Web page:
Women Kick Ass at Comic-Con: Guys, Don't Mess with Michelle Rodriguez!

Festivals
by Anne Thompson
July 22, 2013 7:28 PM
10 Comments
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Tatiana Maslany, Katee Sackhoff, Maggie Q, Danai Gurira, Michelle Rodriguez EW.com

The actresses on the EW Women Who Kick Ass panel at Comic-Con start off soft and come on strong when moderator Sarah Vilkomerson asks them if they've ever experienced sexism on the job. Have they ever. It was like turning on a faucet as the women compared notes on surviving in what is still very much a man's world. They admit that while they can act tough on-screen--and train hard to be able to embody what's on the written page--navigating the treacherous entertainment industry requires an equally valuable set of skills. 

Dealing with sexism in Hollywood:

Michelle Rodriguez ("Fast & Furious"): I was doing a weird movie about dogs that attack people, shooting in South Africa, and the director says 'Michelle, you're in the front seat of the car, the boys run in and take off, you fly the car off the cliff.' The actor said, 'A girl is not going to drive the car.' I said, 'What are you stupid, want to race me, homie? Obviously you are retarded.' Yeah, that was the most sexist thing anyone said to me on set.

Katee Sackhoff ("Battlestar Gallactica"): On one movie fight scene, an actor a lot bigger than me--I had called him out on something a couple weeks before, and he didn't like that, he was drinking on set. In the fight scene, he physically hurt me, pulled my arms out of their sockets, I had tears down my spine afterwards. I was crying, I walked off set, came back and had to finish scene, do it over. I said, 'take it easier, I'm still a girl, I'm a lot smaller than you.' He said, 'I've seen your work, I thought you could take it.'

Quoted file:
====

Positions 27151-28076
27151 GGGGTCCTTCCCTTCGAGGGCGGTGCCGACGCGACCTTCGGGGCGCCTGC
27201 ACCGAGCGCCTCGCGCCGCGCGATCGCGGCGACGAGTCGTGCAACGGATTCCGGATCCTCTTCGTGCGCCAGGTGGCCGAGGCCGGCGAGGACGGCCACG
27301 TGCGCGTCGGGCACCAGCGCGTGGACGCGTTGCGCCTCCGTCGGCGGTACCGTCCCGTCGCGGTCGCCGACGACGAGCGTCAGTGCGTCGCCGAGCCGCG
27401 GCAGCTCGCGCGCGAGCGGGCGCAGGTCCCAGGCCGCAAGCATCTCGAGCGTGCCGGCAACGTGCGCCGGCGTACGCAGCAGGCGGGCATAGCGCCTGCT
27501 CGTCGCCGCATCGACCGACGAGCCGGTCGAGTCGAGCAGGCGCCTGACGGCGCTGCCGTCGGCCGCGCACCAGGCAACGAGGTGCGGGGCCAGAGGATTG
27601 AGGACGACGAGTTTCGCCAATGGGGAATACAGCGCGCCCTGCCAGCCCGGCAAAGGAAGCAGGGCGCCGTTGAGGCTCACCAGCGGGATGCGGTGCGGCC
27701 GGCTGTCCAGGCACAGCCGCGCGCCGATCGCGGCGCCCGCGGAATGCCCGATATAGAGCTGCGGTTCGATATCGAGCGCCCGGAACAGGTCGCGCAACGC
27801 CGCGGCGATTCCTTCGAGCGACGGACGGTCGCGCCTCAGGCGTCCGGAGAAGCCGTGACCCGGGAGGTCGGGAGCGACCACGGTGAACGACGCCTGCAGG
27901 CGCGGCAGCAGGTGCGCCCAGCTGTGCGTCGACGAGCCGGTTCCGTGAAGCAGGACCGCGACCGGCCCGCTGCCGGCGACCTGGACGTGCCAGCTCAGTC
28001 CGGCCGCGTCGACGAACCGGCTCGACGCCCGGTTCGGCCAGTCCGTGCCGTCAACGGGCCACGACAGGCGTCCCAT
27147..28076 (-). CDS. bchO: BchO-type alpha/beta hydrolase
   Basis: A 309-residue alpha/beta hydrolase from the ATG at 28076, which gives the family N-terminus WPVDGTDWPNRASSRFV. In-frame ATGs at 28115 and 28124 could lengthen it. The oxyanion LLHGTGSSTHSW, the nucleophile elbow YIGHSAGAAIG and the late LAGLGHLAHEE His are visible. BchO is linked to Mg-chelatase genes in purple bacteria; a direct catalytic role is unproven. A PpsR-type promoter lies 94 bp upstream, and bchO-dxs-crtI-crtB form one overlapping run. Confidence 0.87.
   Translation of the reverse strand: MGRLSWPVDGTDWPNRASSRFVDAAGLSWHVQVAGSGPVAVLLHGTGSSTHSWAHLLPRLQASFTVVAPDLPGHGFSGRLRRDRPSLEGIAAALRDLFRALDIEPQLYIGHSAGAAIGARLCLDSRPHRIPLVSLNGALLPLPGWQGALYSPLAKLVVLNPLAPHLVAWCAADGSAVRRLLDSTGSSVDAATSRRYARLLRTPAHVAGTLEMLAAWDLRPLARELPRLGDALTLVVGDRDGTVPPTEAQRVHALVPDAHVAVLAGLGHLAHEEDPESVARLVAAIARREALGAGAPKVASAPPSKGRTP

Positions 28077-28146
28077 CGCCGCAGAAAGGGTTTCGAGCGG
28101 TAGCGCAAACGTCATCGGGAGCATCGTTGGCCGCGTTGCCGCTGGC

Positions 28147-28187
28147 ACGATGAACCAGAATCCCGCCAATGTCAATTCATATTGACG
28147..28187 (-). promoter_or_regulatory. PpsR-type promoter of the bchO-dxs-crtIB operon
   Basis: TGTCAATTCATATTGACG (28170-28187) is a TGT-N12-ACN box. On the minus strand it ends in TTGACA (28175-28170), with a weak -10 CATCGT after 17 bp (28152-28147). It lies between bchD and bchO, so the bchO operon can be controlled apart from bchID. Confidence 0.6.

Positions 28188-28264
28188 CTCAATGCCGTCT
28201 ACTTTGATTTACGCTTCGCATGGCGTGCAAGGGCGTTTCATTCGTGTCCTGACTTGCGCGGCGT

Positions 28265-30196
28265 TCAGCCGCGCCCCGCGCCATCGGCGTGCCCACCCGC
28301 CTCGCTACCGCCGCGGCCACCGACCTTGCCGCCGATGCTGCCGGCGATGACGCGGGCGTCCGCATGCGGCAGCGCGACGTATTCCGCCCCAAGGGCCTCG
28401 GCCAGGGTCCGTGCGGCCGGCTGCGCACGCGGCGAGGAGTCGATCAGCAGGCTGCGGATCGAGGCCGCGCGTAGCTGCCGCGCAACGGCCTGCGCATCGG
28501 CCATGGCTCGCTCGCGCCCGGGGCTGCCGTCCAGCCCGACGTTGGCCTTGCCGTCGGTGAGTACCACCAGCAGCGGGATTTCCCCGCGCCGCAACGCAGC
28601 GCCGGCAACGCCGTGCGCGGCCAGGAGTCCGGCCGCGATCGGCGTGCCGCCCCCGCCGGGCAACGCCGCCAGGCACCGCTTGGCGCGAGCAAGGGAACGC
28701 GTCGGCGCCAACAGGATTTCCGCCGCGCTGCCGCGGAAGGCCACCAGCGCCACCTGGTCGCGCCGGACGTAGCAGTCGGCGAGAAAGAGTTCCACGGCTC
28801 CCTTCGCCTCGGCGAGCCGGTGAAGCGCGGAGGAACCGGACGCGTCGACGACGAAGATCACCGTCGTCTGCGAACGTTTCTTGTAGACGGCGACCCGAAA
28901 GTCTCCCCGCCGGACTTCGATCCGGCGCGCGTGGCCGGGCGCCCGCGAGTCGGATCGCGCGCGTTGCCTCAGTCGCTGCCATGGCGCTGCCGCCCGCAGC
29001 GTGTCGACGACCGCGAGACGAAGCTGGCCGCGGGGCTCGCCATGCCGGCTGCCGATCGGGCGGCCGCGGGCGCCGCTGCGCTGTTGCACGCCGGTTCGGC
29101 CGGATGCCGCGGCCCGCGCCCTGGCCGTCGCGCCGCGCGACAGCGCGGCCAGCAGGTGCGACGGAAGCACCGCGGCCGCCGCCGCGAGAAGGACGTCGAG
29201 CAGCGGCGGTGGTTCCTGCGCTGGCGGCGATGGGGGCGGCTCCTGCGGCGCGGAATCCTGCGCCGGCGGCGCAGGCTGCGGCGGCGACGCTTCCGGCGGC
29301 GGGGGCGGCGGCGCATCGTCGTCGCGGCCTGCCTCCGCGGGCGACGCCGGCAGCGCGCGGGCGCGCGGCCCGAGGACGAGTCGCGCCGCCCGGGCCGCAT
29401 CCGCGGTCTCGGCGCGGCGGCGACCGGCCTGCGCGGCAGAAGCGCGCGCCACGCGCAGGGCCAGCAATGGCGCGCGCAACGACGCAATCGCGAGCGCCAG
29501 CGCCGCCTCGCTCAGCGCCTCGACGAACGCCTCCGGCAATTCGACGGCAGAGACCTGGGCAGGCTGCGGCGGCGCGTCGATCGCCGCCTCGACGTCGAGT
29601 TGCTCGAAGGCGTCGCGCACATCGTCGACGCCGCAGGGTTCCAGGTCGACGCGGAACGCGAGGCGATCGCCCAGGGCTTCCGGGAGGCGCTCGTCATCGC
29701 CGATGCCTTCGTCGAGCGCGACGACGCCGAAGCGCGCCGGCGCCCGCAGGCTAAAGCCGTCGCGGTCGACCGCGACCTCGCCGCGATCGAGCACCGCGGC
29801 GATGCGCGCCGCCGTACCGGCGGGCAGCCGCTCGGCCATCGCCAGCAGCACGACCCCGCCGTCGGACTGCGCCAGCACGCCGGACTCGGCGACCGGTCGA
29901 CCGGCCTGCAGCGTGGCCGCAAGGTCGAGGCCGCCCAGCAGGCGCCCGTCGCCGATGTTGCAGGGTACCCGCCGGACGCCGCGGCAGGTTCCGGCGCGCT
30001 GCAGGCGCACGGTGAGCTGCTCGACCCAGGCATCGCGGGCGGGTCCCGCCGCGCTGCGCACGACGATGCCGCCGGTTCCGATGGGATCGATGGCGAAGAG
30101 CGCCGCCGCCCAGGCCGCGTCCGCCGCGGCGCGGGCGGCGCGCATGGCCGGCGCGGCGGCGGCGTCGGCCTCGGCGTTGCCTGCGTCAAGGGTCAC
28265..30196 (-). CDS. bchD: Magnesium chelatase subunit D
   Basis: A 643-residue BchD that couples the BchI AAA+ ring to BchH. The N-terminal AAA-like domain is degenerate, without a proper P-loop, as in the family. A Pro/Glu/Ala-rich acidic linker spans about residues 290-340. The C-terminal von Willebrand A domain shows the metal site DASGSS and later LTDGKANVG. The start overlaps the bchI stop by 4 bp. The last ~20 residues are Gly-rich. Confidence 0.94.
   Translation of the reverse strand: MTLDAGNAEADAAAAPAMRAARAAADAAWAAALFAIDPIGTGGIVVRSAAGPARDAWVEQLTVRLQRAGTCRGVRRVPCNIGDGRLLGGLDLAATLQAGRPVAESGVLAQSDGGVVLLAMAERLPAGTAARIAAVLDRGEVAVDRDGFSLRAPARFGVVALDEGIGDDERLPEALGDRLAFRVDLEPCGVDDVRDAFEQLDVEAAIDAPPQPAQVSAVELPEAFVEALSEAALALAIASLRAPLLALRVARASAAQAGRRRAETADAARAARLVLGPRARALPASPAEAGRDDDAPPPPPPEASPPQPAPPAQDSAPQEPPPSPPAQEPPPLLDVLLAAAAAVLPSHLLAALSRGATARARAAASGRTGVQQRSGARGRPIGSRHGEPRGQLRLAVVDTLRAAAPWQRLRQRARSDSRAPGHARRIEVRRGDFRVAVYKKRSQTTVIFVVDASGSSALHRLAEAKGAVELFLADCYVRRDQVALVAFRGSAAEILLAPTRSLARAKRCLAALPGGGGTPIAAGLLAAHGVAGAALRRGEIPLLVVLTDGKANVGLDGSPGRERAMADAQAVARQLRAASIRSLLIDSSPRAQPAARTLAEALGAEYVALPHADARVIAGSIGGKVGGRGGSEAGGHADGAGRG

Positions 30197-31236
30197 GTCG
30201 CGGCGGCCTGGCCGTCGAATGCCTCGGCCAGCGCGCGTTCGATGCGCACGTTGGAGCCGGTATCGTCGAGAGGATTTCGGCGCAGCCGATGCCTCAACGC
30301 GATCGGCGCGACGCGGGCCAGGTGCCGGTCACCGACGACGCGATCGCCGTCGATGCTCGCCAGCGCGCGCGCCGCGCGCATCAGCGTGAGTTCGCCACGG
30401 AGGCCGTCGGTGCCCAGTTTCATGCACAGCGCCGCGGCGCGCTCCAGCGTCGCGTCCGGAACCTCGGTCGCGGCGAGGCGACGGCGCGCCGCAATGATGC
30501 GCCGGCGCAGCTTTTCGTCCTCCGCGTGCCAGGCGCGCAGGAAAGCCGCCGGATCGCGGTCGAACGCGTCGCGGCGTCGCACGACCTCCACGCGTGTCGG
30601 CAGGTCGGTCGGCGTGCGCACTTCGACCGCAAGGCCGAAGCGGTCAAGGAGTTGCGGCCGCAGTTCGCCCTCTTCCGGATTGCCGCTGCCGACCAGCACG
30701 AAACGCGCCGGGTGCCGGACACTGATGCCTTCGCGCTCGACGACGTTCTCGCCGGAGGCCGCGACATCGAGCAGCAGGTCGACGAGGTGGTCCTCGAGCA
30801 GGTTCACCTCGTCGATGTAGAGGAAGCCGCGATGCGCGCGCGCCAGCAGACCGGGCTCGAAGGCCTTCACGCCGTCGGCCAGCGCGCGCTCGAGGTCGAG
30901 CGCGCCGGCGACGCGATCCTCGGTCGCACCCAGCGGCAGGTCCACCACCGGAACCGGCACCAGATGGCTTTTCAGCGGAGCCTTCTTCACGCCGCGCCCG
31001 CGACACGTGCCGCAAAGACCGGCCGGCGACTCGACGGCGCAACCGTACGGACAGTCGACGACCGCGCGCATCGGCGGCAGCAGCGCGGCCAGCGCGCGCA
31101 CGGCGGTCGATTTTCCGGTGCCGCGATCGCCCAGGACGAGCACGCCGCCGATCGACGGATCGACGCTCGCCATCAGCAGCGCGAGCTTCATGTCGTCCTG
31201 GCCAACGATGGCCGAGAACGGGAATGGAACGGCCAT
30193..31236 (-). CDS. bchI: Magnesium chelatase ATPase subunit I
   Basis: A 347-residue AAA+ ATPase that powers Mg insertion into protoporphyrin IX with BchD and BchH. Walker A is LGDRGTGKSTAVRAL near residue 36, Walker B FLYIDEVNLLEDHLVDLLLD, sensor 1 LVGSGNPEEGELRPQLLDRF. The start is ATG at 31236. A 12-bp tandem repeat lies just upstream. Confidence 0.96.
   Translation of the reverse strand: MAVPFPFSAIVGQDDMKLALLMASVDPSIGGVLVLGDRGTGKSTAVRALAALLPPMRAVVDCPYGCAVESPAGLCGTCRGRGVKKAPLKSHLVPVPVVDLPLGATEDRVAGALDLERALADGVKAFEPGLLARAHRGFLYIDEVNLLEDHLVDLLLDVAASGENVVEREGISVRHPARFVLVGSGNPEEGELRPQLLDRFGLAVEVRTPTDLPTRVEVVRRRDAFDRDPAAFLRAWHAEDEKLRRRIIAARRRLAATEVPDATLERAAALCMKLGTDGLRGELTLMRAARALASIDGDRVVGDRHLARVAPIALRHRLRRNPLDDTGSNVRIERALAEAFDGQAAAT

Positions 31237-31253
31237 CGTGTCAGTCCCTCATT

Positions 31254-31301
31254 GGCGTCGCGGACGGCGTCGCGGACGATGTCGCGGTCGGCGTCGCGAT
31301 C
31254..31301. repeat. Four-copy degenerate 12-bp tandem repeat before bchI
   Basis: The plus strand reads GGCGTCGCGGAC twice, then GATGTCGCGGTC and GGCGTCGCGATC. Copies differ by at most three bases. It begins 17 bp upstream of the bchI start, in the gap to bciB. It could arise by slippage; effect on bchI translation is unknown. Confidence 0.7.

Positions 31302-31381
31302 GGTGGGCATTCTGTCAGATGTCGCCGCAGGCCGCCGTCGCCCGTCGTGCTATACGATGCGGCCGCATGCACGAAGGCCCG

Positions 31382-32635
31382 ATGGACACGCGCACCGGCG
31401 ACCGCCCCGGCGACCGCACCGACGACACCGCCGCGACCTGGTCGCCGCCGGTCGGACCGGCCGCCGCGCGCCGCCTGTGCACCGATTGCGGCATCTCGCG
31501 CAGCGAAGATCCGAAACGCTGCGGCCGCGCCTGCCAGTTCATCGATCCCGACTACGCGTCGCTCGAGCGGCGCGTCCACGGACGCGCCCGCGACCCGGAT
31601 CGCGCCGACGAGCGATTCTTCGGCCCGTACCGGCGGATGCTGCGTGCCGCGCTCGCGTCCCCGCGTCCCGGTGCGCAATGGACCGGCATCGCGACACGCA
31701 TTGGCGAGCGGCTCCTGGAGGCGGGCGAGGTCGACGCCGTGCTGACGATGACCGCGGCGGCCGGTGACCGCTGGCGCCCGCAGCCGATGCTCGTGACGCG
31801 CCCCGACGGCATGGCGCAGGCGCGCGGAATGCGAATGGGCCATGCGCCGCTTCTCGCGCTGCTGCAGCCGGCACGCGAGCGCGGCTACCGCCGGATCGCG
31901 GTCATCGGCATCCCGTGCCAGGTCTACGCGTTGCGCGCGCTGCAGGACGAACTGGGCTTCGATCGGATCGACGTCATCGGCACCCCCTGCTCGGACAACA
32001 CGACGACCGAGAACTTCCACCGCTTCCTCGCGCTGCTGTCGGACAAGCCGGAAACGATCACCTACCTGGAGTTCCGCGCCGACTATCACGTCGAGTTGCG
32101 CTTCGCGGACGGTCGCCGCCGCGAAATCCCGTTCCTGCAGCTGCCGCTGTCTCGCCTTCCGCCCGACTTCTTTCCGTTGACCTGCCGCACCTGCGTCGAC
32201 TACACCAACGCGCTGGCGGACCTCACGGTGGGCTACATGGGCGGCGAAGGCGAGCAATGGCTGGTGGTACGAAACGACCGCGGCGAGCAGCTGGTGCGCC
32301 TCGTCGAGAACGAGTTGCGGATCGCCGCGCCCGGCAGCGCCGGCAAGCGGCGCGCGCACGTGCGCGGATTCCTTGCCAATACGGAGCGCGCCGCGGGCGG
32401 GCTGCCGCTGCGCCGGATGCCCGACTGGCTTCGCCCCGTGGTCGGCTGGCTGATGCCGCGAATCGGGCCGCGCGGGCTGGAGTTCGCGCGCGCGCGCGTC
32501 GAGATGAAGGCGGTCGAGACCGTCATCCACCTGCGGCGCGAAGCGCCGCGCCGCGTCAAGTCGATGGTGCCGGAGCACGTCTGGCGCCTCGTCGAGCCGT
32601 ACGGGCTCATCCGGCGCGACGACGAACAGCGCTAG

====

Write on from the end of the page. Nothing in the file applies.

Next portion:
Gina Corano and Michelle Rodriguez in 'Fast and Furious 6'

MR: Dude, I'm so glad I wasn't here. I would have flipped out. 

KS: They either think you're tough, or people go the opposite, 'you're a girl, no way.' I cried like a baby.

Tatiana Maslany ("Orphan Black"): One director said, 'Don't think too much.' I had ideas I wanted to bounce off. 'She's smiling, she's sweet.' They'd never say that to a male actor who's working a long time, so condescending. 'I don't want to have intellectual discourse.' He wants what he wants. I was treated by the crew in a specific way, as a young girl on set, because I look like 12. They said inappropriate things when I was tied to a bed. Crew members were hitting on me, that was inappropriate when I was 18 years old.

Danai Gurira ("The Walking Dead"): It's so tricky. It's a difficult space women have to occupy. Do you call it out, how do you handle it? There are so many subversive ways that sexism manifests, how do you state that it happened, was it really that? How do we handle it, when they don't really include you, is another thing. We have men making decisions, women are there, but they're not trying to get her input or involvement, and just tell her what to do in the end. How do you inject yourself, you have to come across as a chick in their face a little. How do you do that with class, without them saying, 'she's crazy.' It's a constant negotiation.

Katee Sackhoff in 'Battlestar Gallactica'

On a film, the male lead was worshipped by the director, but I was playing the title role. The juxtaposition would get intense. We had to have a talk. I just can't hang with that, it has to be dealt with, to see it through in a civil way. I have to do it, we all have to as women, have to see it through, we can't leave it.

KS: This business in our world is hard on women. I'm the same size as when I moved here at 17. I was told I was fat, 'you need to go on diet.' You have to be headstrong. I grew up with a strong mom, I didn't put up with that shit. 'This is who I am, if you don't like it I will move back and sell real estate with my dad.' You only have one body. Treat it right.

I was lucky enough to have the strongest mom I ever met in my entire life. She never did anything spectacular, but she taught school for 35 amazing years, and raised a daughter to be headstrong and never take any shit. You don't have to go out and change the world on a massive scale. But you can change one person with a smile. That's being a superhero.

MR: I follow my joy. I feel happy playing someone I respect. If not, my stomach churns, if the character is not there, my stomach doesn't feel right. Until I fix that I'm not going to go on set and play that character. I need to believe, and like, be attracted to who I'm playing. My gut has to feel right... Vin [Diesel] is not scared of strong women, which is a rare thing in Hollywood.